Last minute cancellations. I have a few repeat offenders but it is difficult when I am trying to project my income. I know I could remedy this by having terms and conditions, pre payment etc but I want to keep the flexibility for myself (parents’ evenings, staff meetings, too much marking, Christmas shopping etc). Not frequent but does happen from time to time and I have a good enough relationship with most parents so that it’s a reciprocated flexibility. A couple, however, are currently taking the mick...
    Mrsmumbles likes this.
  13. gainly

    gainly Star commenter

    I used to think like that and got upset when a student stopped tuition. Now after many years tutoring and several hundred students, many of whom have continued for a number of years, I'm confident I must be doing a good job and don't let it worry me.

    There may be all sorts of reasons why they stopped lessons. It sounds like you must be doing a good job as most students keep coming back. Try not to worry about it and just move on to the next student.
    treeickle likes this.
  14. alsoamum

    alsoamum Occasional commenter

    I found the only way around this was to ask for payment in advance for blocks of of lessons. My students pay up front for a half term block in advance and they are expected to come every week unless I've said there won't be tuition. They get 3 holiday weeks a year which are non chargeable. This allows me the flexibility to book days off with half a terms notice, for things like parents evenings. My outlook is if they want a Friday at 4pm then they need to pay me for the vast majority of Fridays at 4pm otherwise it's simply not worth me turning other people away.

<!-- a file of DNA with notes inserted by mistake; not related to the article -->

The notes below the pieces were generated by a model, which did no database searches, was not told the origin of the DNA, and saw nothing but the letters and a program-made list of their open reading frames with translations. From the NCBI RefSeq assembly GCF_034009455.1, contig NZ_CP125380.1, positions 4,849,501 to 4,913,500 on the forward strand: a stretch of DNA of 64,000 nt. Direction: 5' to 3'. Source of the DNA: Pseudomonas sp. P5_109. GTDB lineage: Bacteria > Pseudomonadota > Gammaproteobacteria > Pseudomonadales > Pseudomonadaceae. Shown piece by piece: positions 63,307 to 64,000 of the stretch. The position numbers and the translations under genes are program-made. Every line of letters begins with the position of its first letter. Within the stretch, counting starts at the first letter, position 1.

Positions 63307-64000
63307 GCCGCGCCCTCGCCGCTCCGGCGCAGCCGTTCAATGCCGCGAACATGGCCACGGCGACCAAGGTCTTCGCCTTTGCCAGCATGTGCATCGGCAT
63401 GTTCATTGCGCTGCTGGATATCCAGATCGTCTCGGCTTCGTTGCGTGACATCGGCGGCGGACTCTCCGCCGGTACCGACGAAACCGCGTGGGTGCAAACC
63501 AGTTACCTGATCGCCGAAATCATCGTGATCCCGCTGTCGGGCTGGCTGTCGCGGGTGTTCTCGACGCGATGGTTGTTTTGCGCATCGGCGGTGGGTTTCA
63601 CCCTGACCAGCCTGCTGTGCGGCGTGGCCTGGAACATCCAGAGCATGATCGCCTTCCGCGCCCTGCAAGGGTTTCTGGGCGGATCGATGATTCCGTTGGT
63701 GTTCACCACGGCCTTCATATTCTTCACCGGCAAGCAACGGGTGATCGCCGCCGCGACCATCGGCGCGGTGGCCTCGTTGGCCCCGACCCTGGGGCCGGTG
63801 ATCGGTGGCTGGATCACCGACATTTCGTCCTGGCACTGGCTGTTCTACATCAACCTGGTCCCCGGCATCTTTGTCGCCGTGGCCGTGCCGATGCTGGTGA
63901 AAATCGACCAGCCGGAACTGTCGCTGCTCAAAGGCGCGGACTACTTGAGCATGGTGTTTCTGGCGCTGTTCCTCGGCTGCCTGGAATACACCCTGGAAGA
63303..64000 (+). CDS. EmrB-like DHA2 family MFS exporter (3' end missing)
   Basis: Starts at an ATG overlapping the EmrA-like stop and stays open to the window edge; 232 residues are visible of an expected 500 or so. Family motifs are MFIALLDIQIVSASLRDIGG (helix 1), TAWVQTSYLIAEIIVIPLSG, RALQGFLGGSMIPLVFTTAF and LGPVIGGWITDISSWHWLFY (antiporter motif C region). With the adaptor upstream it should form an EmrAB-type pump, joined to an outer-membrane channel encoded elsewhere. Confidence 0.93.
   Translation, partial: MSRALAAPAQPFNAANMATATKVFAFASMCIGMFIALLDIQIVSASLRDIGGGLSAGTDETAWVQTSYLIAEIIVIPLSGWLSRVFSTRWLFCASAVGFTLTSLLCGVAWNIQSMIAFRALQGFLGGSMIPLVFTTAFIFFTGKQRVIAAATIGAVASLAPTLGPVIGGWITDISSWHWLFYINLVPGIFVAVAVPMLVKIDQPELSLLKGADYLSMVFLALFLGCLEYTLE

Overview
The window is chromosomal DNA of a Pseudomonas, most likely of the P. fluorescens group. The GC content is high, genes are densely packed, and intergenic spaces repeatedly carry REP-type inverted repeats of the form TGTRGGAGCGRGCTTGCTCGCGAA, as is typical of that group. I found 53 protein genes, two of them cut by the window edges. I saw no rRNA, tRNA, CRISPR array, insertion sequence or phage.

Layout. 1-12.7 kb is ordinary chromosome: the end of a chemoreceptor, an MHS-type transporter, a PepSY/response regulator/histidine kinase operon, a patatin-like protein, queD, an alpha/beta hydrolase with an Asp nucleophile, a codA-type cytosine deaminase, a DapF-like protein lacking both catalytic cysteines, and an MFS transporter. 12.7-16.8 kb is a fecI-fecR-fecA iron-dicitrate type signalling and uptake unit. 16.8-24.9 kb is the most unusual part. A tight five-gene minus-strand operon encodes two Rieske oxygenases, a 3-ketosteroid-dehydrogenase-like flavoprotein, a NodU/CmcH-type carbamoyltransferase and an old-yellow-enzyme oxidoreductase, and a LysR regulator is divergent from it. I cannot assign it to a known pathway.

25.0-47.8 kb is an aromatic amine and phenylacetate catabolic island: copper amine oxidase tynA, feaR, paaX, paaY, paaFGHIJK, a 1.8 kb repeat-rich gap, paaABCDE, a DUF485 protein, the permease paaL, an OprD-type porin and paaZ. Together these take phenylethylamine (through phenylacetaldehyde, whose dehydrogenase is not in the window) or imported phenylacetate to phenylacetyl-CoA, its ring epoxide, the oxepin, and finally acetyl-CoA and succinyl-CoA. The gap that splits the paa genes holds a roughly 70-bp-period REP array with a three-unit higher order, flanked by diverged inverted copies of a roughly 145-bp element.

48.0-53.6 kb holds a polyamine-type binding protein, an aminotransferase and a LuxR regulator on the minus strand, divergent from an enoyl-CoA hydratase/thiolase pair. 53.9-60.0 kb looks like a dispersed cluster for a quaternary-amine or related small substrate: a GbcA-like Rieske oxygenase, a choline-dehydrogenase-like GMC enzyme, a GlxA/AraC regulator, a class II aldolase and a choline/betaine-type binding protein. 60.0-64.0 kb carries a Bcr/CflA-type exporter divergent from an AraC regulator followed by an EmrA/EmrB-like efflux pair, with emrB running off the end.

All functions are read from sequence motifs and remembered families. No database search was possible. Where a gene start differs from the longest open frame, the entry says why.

Last edited: Jan 9, 2019
  15. alsoamum

    alsoamum Occasional commenter

    They have to book the holiday weeks before term starts btw which gives me the option of reselling the spot or having time off. Any other absences are non refundable. In genuine cases of emergency or illness I'll offer them someone else's cancelled spot but I don't guarantee it. This system has drastically reduced the amount of lost income I was experiencing last academic year (it was hundreds) and only one parent has left ... interestingly she was one of my least reliable ones! The other unreliable ones have stayed and suddenly decided to become more reliable!
    Mrsmumbles likes this.
  16. Mrsmumbles

    Mrsmumbles Star commenter

    Agreed. I now insist of them signing terms and conditions so if they cancel, they pay. Great...a free hour for me! It does weed out the time wasters and make everyone else mindful of the notice, so I get two days, can rebook that week for another child...keeps it all rolling smoothly.